What is causing this? There are two main reasons for the delay and the increase in current prices.
The first reason is the increased demand for computers, laptops and other IT equipment. Especially with regard to semiconductors, the building blocks of computer chips, there is a huge influx of requests. The pandemic has increased the demand for high-tech innovation.
But what is the exact cause of the shortage? Many factories in Asia and Europe closed their doors in the spring of 2020 due to the lockdown. As a result, the production of semiconductors and IT equipment stagnated. This situation was far from ideal, as the demand for IT hardware skyrocketed around the world.
When the first wave of the pandemic ended, production of IT equipment resumed. In addition to the fact that there is a backlog to clear, the significant and increasing global market demand is an additional challenge. This is no easy task, because factories cannot ‘simply’ run at double capacity. And even if they could, they would have to deal with the shortage of raw materials. Because, in addition to the IT industry, countless other sectors are handling overfull order lists.
In addition to delivery times from manufacturers, the delivery of IT equipment is further delayed because the entire transport sector is struggling with shortages where logistical processes are concerned. The vast majority of IT parts are shipped from Asia to Europe by sea container. Both sea containers and container ships are also experiencing exponentially increased demand, resulting in scarcity.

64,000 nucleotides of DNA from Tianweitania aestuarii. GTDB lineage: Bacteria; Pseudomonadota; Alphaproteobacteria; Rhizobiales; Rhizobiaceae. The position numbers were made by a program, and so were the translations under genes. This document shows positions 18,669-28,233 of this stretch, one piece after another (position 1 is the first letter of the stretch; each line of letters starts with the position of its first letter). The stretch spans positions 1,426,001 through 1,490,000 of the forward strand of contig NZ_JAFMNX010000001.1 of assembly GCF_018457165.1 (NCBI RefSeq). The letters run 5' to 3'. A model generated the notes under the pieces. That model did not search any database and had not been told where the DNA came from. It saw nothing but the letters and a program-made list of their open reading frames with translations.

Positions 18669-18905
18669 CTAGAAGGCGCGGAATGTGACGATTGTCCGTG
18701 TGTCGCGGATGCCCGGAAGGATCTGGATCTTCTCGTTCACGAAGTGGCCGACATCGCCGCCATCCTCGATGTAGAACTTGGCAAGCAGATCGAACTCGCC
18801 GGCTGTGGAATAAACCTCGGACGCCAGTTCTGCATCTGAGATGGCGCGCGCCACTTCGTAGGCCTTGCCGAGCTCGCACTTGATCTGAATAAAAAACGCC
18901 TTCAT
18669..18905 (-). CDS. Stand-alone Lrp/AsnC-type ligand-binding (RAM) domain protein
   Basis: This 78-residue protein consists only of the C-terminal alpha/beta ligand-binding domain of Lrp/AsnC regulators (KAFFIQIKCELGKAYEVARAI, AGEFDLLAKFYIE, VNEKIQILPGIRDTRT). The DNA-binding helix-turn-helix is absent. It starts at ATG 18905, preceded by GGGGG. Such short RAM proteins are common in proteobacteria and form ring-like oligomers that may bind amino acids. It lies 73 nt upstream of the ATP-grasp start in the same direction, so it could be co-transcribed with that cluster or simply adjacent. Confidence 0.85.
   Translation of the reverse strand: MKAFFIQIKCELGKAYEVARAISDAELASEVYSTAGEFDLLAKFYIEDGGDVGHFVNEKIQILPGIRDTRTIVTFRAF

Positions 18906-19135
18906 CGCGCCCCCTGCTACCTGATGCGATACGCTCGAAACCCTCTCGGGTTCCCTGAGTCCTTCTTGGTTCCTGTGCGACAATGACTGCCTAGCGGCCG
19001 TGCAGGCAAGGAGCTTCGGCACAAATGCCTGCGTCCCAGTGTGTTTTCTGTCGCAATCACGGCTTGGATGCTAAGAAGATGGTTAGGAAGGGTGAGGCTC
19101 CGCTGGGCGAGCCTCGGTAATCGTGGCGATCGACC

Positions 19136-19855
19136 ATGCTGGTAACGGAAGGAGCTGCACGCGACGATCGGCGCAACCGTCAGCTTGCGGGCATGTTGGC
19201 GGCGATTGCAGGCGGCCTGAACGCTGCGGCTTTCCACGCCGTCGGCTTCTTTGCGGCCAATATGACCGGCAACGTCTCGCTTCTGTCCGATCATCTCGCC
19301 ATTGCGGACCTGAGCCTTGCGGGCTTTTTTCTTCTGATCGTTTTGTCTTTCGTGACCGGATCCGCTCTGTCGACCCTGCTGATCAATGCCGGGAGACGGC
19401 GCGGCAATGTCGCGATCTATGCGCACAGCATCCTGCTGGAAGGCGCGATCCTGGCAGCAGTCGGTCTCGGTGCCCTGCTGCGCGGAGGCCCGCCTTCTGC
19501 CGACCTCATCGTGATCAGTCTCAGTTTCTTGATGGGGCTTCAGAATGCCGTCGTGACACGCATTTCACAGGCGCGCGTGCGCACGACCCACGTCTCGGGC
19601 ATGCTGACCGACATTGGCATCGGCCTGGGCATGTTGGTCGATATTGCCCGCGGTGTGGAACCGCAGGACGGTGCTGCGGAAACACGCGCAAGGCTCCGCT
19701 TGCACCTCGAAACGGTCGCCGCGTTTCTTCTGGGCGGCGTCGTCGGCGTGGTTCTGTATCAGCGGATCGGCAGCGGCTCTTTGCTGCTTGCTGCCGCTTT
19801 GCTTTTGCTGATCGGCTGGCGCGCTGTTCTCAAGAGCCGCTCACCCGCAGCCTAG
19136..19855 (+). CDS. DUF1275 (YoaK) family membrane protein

The consequence here is also twofold: on the one hand, it now takes longer for goods to be shipped, and on the other hand, transport prices are being pushed up. After all, prices rise when supply is limited. This means that shipping a container from Asia to Europe is up to five times more expensive than before.
The pandemic accelerated the digitisation of the economy, and this trend is here to stay for some time. As a result, the increased demand for semiconductors does not seem to be a passing development. Instead, the current chip shortage should be seen as a precursor of the increasing importance of high-tech innovation in the global economy.
We believe that, at a steady pace, we will return to a time when we can walk into a meeting room without a face mask. A time when production plants can run at full speed to meet demand. A number of manufacturers have already announced that they are opening additional factories, even outside Asia.
We are already opening discussions with organisations that are preparing meeting rooms and workplaces for the return of office workers. If your organisation is already thinking about facilitating the new way of working, then submit your IT request in good time. Our consultants are ready to give you professional and optimised advice in good time, taking into account market trends and the challenges described above.
Bronnen CNN Business, Hanna Ziady, 4 May 2021, The global chip shortage is going from bad to worse. Here's why you should care.
Bloomberg, Vildana Hajric, 2 mei 2021, Intel CEO says chip shortage will persist for ‘couple of year’.